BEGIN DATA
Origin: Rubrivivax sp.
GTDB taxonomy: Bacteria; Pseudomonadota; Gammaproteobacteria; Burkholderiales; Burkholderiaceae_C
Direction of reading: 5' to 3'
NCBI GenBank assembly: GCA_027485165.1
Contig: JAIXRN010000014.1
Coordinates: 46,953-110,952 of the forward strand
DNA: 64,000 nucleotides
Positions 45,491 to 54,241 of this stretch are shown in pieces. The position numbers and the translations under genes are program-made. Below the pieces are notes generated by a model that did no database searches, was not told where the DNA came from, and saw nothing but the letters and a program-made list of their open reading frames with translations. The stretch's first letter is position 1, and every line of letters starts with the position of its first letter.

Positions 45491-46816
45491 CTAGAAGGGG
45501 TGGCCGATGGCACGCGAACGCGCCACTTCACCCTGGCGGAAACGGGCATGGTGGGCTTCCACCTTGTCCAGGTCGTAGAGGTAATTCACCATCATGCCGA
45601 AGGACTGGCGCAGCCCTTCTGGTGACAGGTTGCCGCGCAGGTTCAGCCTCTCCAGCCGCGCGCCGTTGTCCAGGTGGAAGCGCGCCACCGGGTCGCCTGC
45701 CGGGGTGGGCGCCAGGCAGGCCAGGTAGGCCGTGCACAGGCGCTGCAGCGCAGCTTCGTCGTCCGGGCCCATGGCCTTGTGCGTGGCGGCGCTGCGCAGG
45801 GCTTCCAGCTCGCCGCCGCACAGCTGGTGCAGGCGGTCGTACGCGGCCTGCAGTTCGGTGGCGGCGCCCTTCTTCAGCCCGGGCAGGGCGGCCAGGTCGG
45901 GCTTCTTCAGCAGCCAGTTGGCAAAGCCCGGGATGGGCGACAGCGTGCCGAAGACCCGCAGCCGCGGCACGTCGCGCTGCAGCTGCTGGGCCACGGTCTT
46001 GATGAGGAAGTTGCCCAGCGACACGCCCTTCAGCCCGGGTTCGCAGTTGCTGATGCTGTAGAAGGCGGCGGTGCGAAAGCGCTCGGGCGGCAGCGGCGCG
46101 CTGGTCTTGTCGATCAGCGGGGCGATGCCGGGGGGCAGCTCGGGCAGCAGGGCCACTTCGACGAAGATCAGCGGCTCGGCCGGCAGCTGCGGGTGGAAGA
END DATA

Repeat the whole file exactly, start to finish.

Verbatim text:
Origin: Rubrivivax sp.
GTDB taxonomy: Bacteria; Pseudomonadota; Gammaproteobacteria; Burkholderiales; Burkholderiaceae_C
Direction of reading: 5' to 3'
NCBI GenBank assembly: GCA_027485165.1
Contig: JAIXRN010000014.1
Coordinates: 46,953-110,952 of the forward strand
DNA: 64,000 nucleotides
Positions 45,491 to 54,241 of this stretch are shown in pieces. The position numbers and the translations under genes are program-made. Below the pieces are notes generated by a model that did no database searches, was not told where the DNA came from, and saw nothing but the letters and a program-made list of their open reading frames with translations. The stretch's first letter is position 1, and every line of letters starts with the position of its first letter.

Positions 45491-46816
45491 CTAGAAGGGG
45501 TGGCCGATGGCACGCGAACGCGCCACTTCACCCTGGCGGAAACGGGCATGGTGGGCTTCCACCTTGTCCAGGTCGTAGAGGTAATTCACCATCATGCCGA
45601 AGGACTGGCGCAGCCCTTCTGGTGACAGGTTGCCGCGCAGGTTCAGCCTCTCCAGCCGCGCGCCGTTGTCCAGGTGGAAGCGCGCCACCGGGTCGCCTGC
45701 CGGGGTGGGCGCCAGGCAGGCCAGGTAGGCCGTGCACAGGCGCTGCAGCGCAGCTTCGTCGTCCGGGCCCATGGCCTTGTGCGTGGCGGCGCTGCGCAGG
45801 GCTTCCAGCTCGCCGCCGCACAGCTGGTGCAGGCGGTCGTACGCGGCCTGCAGTTCGGTGGCGGCGCCCTTCTTCAGCCCGGGCAGGGCGGCCAGGTCGG
45901 GCTTCTTCAGCAGCCAGTTGGCAAAGCCCGGGATGGGCGACAGCGTGCCGAAGACCCGCAGCCGCGGCACGTCGCGCTGCAGCTGCTGGGCCACGGTCTT
46001 GATGAGGAAGTTGCCCAGCGACACGCCCTTCAGCCCGGGTTCGCAGTTGCTGATGCTGTAGAAGGCGGCGGTGCGAAAGCGCTCGGGCGGCAGCGGCGCG
46101 CTGGTCTTGTCGATCAGCGGGGCGATGCCGGGGGGCAGCTCGGGCAGCAGGGCCACTTCGACGAAGATCAGCGGCTCGGCCGGCAGCTGCGGGTGGAAGA